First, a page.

A single sardine contains about 46 mg of calcium while a 1-oz. serving has an impressive 108 mg. Eat the entire 3.75-oz. can and you’re getting about 351 mg of calcium, knocking out nearly half of your daily calcium requirement.
On top of their excellent calcium content, sardines are a good source of vitamin B12, selenium, phosphorus, and omega-3 fatty acids. With 7 grams of protein in every ounce, they’re also great for meeting your protein needs.
While canned sardines are more common and certainly simpler to prepare, you can also use fresh sardines and get the same health benefits. Make sure to keep the smaller bones in to get the most calcium. During the cooking process they’ll become more soft and tender.
Toss a few sardines on a salad and you have a well-rounded and nutritious meal. Or for a simple snack, enjoy a can of sardines with mustard or a splash of lemon juice for a bit of extra flavor.
7. Collard Greens
Most dark leafy greens are rich in calcium, and collard greens are no exception. Just one cup gives you 84 mg of calcium, just over 8 percent of what you need through the entire day.
Collard greens offer more than just calcium when it comes to nutrition: they contain a healthy amount of iron, vitamins E and B6, and folate.
One of the most delicious ways to add a few servings of this super nutritious veggie into your diet is by layering on some veggies and hummus and turning it into an ultra-healthy collard green wrap.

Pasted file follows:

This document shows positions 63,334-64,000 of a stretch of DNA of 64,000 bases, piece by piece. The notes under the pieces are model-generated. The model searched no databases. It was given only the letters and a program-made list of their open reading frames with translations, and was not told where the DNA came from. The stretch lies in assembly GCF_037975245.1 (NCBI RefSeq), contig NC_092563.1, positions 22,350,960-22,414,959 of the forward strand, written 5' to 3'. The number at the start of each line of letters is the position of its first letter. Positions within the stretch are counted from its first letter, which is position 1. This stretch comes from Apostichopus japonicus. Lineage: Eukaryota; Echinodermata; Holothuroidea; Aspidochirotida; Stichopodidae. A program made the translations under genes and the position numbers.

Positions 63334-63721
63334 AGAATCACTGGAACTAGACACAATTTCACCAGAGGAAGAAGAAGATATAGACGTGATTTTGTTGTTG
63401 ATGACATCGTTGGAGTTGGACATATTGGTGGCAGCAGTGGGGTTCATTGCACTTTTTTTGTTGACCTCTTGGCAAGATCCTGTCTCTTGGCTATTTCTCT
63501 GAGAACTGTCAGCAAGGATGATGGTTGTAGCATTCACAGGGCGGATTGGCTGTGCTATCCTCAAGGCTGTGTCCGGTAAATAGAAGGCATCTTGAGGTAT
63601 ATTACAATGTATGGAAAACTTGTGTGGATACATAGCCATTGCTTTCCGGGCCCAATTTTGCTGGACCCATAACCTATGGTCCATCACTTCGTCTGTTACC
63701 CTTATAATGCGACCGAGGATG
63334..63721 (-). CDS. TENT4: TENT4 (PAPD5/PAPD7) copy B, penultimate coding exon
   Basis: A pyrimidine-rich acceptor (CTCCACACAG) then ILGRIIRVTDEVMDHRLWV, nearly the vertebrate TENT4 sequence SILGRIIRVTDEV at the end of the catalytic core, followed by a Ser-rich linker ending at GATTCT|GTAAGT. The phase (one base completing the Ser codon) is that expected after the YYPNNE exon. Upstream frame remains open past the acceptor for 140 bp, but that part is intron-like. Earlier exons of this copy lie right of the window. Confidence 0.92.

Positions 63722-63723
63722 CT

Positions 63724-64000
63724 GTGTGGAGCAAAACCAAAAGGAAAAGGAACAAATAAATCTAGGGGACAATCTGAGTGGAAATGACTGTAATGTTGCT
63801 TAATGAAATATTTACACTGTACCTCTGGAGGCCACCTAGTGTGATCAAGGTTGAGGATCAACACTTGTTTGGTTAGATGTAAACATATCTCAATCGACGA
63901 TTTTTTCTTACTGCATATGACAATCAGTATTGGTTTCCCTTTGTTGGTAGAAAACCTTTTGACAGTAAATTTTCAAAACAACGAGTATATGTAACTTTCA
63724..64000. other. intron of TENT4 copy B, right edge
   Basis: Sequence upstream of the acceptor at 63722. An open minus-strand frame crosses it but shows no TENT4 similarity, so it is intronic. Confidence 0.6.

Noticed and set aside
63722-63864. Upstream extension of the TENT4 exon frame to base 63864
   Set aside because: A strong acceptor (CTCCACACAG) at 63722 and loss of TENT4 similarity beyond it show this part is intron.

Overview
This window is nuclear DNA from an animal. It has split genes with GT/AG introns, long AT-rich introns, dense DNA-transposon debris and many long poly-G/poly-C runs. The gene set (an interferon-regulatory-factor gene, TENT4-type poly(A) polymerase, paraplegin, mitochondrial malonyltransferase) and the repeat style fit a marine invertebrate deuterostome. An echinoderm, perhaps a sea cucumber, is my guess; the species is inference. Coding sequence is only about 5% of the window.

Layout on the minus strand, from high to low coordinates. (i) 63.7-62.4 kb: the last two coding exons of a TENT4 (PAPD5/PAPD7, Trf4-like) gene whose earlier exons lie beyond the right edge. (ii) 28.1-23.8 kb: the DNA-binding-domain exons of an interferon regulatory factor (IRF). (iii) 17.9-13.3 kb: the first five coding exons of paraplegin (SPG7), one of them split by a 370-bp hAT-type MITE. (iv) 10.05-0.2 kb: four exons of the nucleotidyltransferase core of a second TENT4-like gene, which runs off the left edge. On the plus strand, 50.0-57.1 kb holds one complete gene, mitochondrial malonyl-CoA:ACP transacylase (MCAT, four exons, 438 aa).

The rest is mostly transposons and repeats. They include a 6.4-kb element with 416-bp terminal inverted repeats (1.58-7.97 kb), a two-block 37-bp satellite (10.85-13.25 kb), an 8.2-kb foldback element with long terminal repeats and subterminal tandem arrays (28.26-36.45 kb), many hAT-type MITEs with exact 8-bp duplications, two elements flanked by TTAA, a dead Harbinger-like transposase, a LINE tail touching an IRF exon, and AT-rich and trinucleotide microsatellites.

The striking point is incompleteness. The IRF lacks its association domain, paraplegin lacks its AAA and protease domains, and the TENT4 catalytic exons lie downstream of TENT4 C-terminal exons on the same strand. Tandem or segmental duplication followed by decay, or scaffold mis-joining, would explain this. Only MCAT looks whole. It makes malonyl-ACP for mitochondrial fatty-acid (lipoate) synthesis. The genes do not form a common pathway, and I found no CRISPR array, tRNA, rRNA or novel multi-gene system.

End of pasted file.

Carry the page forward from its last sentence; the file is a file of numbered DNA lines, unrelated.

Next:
For an even bigger calcium boost, throw some calcium-rich ingredients in there – sardines and broccoli, anyone?
8. Black-Eyed Peas
Also known as the cowpea, this type of legume stands out thanks to its distinctive black spot and extraordinary nutrient content. In fact, a cup of cooked black-eyed peas contains 211 mg of calcium, or 21 percent of your daily needs – along with 7 grams of fiber (nearly 30 percent of your daily requirement).
Black-eyed peas are also high in protein, magnesium, folate, and vitamin A.
There are countless ways to fit a few servings of legumes into your day. My favorite is by using them as a topping for a tasty salad, like this vegan Caesar salad.
9. Bok Choy
There’s a good reason this leafy Chinese cabbage has grown in popularity recently. With a unique flavor and an incredible portfolio of vitamins and minerals, we all should be eating more of it.